NORTH SMITHFIELD – Town officials in North Smithfield are looking to increase the amount of the tax exemption for veterans after a comparison with nearby communities revealed North Smithfield offers far less than some other municipalities.
Town Administrator Paul Zwolenski told members of the Town Council on Monday he compared North Smithfield’s veteran exemption with those offered by seven nearby communities. Other communities, he said, offered an average of a $196 annual tax credit to veterans. North Smithfield, by contrast, offers $45.50.
“It’s atrocious. It’s a travesty,” he said.
The differences were also clear in other categories protected by the veteran exemption. Other communities offer 100 percent disabled veterans a $357.30 tax credit on average, while North Smithfield offers $91. For Gold Star parents, the credit averages $162.92 in other communities and $136.50 in North Smithfield.
In some cases, the tax exemption is calculated based on the assessment of the property value. Tax Assessor Jennifer St. George explained that for the prisoner of war exemption, North Smithfield offers $15,000 off the individual’s property assessment. With the current tax rates, that typically averages out to about a $200 tax credit, she said. In Burrillville, a prisoner of war exemption applied to the same property would get a veteran about $900 off their taxes.
The seven communities used for the comparison were Woonsocket, Lincoln, Smithfield, Burrillville, Cumberland, Foster and Glocester.
Zwolenski said he plans to ask the Budget Committee to review the veteran tax exemption as well as those offered to senior citizens.
“If you look at what the town of North Smithfield recognizes for our veterans, it’s very inadequate. Budget season’s coming up now, it’s the ideal time to look at this,” he said.
According to St. George 480 veterans are currently signed up for the town’s tax exemption. In order to qualify, a veteran must submit paperwork verifying their military discharge.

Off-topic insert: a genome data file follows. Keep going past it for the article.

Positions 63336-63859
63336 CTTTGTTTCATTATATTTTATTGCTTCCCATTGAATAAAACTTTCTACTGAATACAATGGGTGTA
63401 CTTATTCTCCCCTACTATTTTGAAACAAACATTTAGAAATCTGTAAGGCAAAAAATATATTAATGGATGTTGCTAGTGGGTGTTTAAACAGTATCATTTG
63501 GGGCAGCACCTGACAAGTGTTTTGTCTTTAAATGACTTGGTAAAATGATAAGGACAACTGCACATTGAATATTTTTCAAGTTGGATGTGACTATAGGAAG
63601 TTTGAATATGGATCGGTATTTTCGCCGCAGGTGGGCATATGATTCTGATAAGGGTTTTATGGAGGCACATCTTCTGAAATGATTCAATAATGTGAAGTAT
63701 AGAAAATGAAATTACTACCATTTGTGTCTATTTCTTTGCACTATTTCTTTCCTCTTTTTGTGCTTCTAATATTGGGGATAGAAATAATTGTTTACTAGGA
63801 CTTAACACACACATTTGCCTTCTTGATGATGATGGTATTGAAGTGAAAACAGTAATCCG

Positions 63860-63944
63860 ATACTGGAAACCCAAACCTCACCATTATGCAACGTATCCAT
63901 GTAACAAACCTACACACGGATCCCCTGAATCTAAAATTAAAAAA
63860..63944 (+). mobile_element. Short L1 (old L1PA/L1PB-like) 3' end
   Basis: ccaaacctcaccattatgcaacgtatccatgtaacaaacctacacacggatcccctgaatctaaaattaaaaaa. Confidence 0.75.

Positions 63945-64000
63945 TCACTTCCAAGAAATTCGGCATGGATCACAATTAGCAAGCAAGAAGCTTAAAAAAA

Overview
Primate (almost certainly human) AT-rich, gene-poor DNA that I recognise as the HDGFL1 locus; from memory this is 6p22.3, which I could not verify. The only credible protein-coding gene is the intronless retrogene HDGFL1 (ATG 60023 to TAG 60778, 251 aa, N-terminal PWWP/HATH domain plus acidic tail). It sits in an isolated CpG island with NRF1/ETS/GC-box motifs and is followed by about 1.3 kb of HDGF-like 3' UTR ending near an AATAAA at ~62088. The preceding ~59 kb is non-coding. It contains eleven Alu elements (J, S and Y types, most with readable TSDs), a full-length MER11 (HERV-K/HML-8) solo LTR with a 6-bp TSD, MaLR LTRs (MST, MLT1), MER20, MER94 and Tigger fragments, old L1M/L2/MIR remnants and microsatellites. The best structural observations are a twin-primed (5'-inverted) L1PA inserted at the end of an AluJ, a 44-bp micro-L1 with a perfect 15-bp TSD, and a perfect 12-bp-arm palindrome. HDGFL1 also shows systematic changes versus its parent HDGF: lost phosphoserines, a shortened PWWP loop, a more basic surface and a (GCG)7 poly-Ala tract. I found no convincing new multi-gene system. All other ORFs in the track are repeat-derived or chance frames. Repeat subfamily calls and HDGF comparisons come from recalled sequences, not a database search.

“Just know they most likely will start to come in once they hear about it, too. So there’s that in effect of the budget, but we don’t have that many veterans,” she said.
Farrell McMillan, commander of VFW Post 6342, told councilors he fully supports expanding the tax exemption. The number of veterans in North Smithfield, he said, is dwindling, with most of them serving in the Korean or Vietnam Wars.
“It’s nice to be recognized other than you get a free cup of coffee on Veterans Day at Dunkin’ Donuts or something,” he said.
Zwolenski said a little bit of extra financial support could help a veteran stay in their home.
“A $100, $200 improvement could be something that could maybe help them turn the thermostat up from 66 to 67 this winter—excuse me, after the next budget cycle,” he said.
“We don’t just have to come to parity with the other communities,” he added. “Maybe we lead the way for once.”
Town councilors agreed, with Council President John Beauregard commending Zwolenski for bringing the matter forward.
“I just want to commend you for figuring this out and coming forward with it because there’s not a lot of these more important than this,” he said.
While everyone agreed on the merits of the proposal, at least one resident disagreed on where the idea originated. Zwolenski told councilors he decided to review the veteran tax exemption after his first budget cycle as town administrator. However, in an email to The Breeze, Douglas Osier Jr., a former town councilor who ran against Zwolenski for town administrator last year, pointed out a review of the tax exemption goes back to at least 2019, when it was included as part of a budget study proposal co-sponsored by the two councilors.
Zwolenski told The Breeze on Tuesday this particular proposal did not come out of the budget study but out of his experience working as town administrator.
“It didn’t happen during his tenure and it didn’t happen during the past year. It happened under this administration that brings it forward to the council for consideration,” he said.